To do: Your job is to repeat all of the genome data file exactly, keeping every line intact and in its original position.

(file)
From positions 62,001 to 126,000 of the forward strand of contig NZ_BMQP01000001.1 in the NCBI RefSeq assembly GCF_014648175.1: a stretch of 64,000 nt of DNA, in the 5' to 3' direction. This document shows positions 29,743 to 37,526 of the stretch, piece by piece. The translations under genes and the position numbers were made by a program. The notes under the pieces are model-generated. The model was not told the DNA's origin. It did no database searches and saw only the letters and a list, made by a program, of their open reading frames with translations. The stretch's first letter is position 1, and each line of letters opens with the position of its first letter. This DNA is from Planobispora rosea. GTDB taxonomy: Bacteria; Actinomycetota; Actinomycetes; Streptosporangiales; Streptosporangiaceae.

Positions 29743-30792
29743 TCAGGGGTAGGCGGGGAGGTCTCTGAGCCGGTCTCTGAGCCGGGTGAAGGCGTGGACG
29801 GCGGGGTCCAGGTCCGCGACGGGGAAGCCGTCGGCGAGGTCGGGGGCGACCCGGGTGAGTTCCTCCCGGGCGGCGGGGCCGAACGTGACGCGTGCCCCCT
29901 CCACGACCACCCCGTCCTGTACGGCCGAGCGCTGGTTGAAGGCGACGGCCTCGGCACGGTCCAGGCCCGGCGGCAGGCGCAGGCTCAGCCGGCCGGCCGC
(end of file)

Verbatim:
From positions 62,001 to 126,000 of the forward strand of contig NZ_BMQP01000001.1 in the NCBI RefSeq assembly GCF_014648175.1: a stretch of 64,000 nt of DNA, in the 5' to 3' direction. This document shows positions 29,743 to 37,526 of the stretch, piece by piece. The translations under genes and the position numbers were made by a program. The notes under the pieces are model-generated. The model was not told the DNA's origin. It did no database searches and saw only the letters and a list, made by a program, of their open reading frames with translations. The stretch's first letter is position 1, and each line of letters opens with the position of its first letter. This DNA is from Planobispora rosea. GTDB taxonomy: Bacteria; Actinomycetota; Actinomycetes; Streptosporangiales; Streptosporangiaceae.

Positions 29743-30792
29743 TCAGGGGTAGGCGGGGAGGTCTCTGAGCCGGTCTCTGAGCCGGGTGAAGGCGTGGACG
29801 GCGGGGTCCAGGTCCGCGACGGGGAAGCCGTCGGCGAGGTCGGGGGCGACCCGGGTGAGTTCCTCCCGGGCGGCGGGGCCGAACGTGACGCGTGCCCCCT
29901 CCACGACCACCCCGTCCTGTACGGCCGAGCGCTGGTTGAAGGCGACGGCCTCGGCACGGTCCAGGCCCGGCGGCAGGCGCAGGCTCAGCCGGCCGGCCGC